“Part of our goal has been to increase the number of students appropriately identified under that (federal) law and meet these definitions,” Superintendent Sharon Patterson said. “That’s probably more of the reason we see our (higher) numbers. We’re helping our people better identify more of these young people.”

RECESSION TO BLAME

Local and national experts blame the recession for the increase in child homelessness.

The Mentors Project of Bibb County, which helps low-income students stay in school, has been called to help 12 displaced students in just the past three weeks — a high for the group, Executive Director June O’Neal said.

“I think the reason the Mentors Project is a referral base is educators know children can’t focus on academics if children are without a safe place to live, and I think the economy, domestic violence, fires and lack of employment come together to create more displaced students than in the past.”

Their office has been busy taking furniture, food, school supplies and school uniforms to homeless families. One of them is Devon Sullivan and her eight children, who lost everything but some red velvet couches last month when a burning candle started a fire in their apartment.

“I don’t have relatives here. I didn’t know where to go,” said Sullivan, who worked at a nursing home. Some of her children, who attend Appling Middle and Northeast High School, were declared homeless, and they also got assistance from the school system.

The Red Cross of Central Georgia responded to 13 house fires in the first couple of weeks of March that displaced low-income families that had no insurance. Many of the families had school-age children.

The Salvation Army in Macon has had nine school-aged children staying in their shelter in the first three months this year, compared with a total of 24 in all of 2007 and 24 in 2008.

“In the last few years, we have had a steady increase in homelessness, and (so far) this year we’ve had a real upsurge,” said Peggy Steele, the Salvation Army’s development director and office manager. “We attribute it to the downturn in the economy.”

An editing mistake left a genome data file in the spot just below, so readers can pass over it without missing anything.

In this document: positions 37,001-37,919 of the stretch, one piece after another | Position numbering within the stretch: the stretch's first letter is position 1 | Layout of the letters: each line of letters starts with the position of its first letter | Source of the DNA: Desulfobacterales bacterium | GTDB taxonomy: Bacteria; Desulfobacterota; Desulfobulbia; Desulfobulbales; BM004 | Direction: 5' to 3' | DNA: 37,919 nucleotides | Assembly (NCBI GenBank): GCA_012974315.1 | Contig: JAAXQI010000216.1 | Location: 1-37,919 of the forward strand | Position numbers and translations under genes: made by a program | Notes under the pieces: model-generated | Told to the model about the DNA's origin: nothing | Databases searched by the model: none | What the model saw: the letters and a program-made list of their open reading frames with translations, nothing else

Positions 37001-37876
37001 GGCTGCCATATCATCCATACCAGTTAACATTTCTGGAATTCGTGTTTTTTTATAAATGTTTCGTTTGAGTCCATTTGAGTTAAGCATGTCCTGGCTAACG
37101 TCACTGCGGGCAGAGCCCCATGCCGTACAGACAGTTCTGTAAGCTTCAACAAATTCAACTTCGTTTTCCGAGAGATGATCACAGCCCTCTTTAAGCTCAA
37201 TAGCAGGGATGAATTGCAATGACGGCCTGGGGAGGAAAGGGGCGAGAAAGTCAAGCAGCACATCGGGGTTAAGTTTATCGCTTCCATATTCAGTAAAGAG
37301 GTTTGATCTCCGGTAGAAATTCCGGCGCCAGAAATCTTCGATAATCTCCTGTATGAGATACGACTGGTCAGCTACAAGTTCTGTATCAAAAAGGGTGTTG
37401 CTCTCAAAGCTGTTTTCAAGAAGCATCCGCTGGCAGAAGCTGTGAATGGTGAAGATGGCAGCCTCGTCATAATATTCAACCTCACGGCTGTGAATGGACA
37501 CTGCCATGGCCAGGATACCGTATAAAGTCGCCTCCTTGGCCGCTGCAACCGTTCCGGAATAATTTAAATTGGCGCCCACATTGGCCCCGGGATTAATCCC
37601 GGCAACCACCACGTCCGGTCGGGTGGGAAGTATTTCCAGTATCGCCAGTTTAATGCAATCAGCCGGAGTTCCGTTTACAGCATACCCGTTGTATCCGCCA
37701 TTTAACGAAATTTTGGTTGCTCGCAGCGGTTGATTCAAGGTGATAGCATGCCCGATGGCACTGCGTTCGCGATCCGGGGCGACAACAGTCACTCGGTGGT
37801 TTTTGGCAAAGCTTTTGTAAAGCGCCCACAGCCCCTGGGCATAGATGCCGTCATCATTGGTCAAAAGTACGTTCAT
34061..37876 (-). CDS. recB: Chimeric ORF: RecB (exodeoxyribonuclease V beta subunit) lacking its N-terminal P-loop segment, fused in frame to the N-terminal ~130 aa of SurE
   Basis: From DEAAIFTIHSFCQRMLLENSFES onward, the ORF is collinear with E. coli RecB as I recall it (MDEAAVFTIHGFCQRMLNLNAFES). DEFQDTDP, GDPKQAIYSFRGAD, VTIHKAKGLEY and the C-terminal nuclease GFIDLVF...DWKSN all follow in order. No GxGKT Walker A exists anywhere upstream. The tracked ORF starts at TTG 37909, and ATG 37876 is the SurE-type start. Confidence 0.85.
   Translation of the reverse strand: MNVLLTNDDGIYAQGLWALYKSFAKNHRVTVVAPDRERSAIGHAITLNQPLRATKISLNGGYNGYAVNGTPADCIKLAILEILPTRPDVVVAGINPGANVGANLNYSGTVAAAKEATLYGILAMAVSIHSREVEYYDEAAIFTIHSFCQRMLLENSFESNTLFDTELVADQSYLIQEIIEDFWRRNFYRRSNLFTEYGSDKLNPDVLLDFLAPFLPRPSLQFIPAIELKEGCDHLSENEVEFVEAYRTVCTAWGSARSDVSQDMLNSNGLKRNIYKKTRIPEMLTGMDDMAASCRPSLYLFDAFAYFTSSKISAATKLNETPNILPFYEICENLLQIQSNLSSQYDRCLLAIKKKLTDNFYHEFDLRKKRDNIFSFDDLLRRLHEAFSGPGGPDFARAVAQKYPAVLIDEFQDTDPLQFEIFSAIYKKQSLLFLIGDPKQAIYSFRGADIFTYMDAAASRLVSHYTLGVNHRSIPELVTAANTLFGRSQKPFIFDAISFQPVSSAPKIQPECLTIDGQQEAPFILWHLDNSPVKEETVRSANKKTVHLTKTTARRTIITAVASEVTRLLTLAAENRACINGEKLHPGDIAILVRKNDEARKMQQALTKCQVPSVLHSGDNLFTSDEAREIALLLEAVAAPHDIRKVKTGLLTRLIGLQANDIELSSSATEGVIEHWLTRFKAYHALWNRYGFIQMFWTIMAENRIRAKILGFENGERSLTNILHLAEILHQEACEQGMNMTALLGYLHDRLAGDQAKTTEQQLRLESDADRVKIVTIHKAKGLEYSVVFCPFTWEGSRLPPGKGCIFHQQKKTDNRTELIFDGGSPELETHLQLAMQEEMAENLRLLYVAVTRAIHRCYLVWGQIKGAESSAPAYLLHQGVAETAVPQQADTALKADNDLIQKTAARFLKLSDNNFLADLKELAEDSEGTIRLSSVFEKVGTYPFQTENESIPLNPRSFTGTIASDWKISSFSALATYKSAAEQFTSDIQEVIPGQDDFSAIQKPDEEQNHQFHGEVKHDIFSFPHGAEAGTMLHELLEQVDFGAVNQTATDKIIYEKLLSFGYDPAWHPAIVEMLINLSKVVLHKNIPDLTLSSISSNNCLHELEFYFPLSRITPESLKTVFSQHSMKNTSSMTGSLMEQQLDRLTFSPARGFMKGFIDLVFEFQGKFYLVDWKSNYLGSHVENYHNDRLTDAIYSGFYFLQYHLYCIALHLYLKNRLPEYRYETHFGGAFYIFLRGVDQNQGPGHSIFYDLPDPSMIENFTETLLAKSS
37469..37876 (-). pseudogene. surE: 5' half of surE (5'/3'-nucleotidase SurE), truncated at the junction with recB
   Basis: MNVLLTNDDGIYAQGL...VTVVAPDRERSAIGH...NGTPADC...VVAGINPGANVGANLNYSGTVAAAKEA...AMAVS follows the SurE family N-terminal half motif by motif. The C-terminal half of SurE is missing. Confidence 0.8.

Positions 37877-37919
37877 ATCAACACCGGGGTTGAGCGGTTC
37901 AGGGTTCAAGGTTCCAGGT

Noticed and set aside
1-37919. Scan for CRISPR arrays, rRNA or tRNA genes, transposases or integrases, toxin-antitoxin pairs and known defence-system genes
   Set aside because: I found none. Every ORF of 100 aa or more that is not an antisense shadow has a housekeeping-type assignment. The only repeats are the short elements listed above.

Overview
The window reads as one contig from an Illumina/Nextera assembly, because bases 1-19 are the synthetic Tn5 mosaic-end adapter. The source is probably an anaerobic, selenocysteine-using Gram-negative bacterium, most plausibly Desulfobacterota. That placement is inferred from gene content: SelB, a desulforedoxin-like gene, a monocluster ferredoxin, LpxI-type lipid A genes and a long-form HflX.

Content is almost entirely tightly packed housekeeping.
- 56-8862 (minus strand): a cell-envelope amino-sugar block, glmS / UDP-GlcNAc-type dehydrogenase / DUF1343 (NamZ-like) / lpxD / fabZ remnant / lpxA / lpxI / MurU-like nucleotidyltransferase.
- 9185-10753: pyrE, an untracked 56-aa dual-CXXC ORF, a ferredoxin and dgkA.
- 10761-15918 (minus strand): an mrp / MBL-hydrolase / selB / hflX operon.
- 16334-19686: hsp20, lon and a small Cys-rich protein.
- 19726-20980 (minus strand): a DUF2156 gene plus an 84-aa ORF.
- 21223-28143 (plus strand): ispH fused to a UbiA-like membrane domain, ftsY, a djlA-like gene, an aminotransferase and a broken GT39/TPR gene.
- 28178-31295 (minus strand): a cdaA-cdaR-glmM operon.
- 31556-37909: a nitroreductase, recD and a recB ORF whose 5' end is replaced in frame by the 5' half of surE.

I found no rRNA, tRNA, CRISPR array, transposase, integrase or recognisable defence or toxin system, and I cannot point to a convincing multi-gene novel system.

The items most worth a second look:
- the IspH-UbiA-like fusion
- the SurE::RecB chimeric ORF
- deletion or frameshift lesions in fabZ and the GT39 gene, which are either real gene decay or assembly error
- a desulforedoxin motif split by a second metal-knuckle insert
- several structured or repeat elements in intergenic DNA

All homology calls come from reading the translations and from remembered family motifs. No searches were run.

The Georgia Department of Education said that statistics on the number of homeless students for the current school year aren’t yet available. The department noted that there was an increase of more than 2,000 students considered homeless from the 2006-07 to the 2007-08 school year, from 13,311 students to 15,700.

And national tallies for child homelessness continue to climb, according to a study this month by the National Center on Family Homelessness.

The study ranked Georgia 47th among the 50 states in the number of homeless children, with an estimated 58,397 children without permanent homes. The figures used in the report were from the 2005-06 school year, the year Hurricane Katrina likely fueled an increase.

But starting in 2008, different national groups started reporting numbers “skyrocketing,” which means the numbers are probably higher than the study’s findings, said Ellen Bassuk, president of the group.

“It could mean every classroom will have a homeless kid,” Bassuk said. “The economic recession is the overriding reason — and the very staggering number of home foreclosures.”

In the study, Georgia is cited among the top 10 states for having the most home foreclosures in 2008.

More importantly, Bassuk said, is that many states such as Georgia aren’t planning long term to support or prevent homelessness. Most people don’t realize the enormity of child homelessness in their own community.

People could help by donating food, resources or simply their time to community organizations such as at the Salvation Army on a regular basis.

“People have no clue about this. There’s no way you would see this problem,” Bassuk said. As the recession continues, though, “it’s going to get worse. Georgia had better pay attention to it.”

To contact writer Julie Hubbard, call 744-4331.